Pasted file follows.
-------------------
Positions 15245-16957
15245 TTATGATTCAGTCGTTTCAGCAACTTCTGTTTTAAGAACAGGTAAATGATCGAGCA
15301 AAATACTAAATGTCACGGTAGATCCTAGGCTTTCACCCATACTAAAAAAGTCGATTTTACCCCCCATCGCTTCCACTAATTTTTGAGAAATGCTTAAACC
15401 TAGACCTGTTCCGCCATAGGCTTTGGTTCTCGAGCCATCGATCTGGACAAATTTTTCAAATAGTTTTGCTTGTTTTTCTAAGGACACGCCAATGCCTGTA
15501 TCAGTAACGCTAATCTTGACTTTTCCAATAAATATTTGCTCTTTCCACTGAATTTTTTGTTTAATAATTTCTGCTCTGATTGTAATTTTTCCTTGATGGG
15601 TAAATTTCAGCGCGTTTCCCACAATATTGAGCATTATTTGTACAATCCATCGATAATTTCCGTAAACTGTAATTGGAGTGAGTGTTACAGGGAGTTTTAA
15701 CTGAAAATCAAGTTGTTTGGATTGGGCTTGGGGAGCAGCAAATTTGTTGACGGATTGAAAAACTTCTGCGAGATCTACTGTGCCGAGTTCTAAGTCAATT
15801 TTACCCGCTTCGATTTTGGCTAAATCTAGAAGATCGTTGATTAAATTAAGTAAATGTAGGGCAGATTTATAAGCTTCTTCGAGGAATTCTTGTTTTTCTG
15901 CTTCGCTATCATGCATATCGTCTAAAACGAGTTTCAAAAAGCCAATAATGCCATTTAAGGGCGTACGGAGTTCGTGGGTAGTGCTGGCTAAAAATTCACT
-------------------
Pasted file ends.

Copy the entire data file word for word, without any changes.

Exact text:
Positions 15245-16957
15245 TTATGATTCAGTCGTTTCAGCAACTTCTGTTTTAAGAACAGGTAAATGATCGAGCA
15301 AAATACTAAATGTCACGGTAGATCCTAGGCTTTCACCCATACTAAAAAAGTCGATTTTACCCCCCATCGCTTCCACTAATTTTTGAGAAATGCTTAAACC
15401 TAGACCTGTTCCGCCATAGGCTTTGGTTCTCGAGCCATCGATCTGGACAAATTTTTCAAATAGTTTTGCTTGTTTTTCTAAGGACACGCCAATGCCTGTA
15501 TCAGTAACGCTAATCTTGACTTTTCCAATAAATATTTGCTCTTTCCACTGAATTTTTTGTTTAATAATTTCTGCTCTGATTGTAATTTTTCCTTGATGGG
15601 TAAATTTCAGCGCGTTTCCCACAATATTGAGCATTATTTGTACAATCCATCGATAATTTCCGTAAACTGTAATTGGAGTGAGTGTTACAGGGAGTTTTAA
15701 CTGAAAATCAAGTTGTTTGGATTGGGCTTGGGGAGCAGCAAATTTGTTGACGGATTGAAAAACTTCTGCGAGATCTACTGTGCCGAGTTCTAAGTCAATT
15801 TTACCCGCTTCGATTTTGGCTAAATCTAGAAGATCGTTGATTAAATTAAGTAAATGTAGGGCAGATTTATAAGCTTCTTCGAGGAATTCTTGTTTTTCTG
15901 CTTCGCTATCATGCATATCGTCTAAAACGAGTTTCAAAAAGCCAATAATGCCATTTAAGGGCGTACGGAGTTCGTGGGTAGTGCTGGCTAAAAATTCACT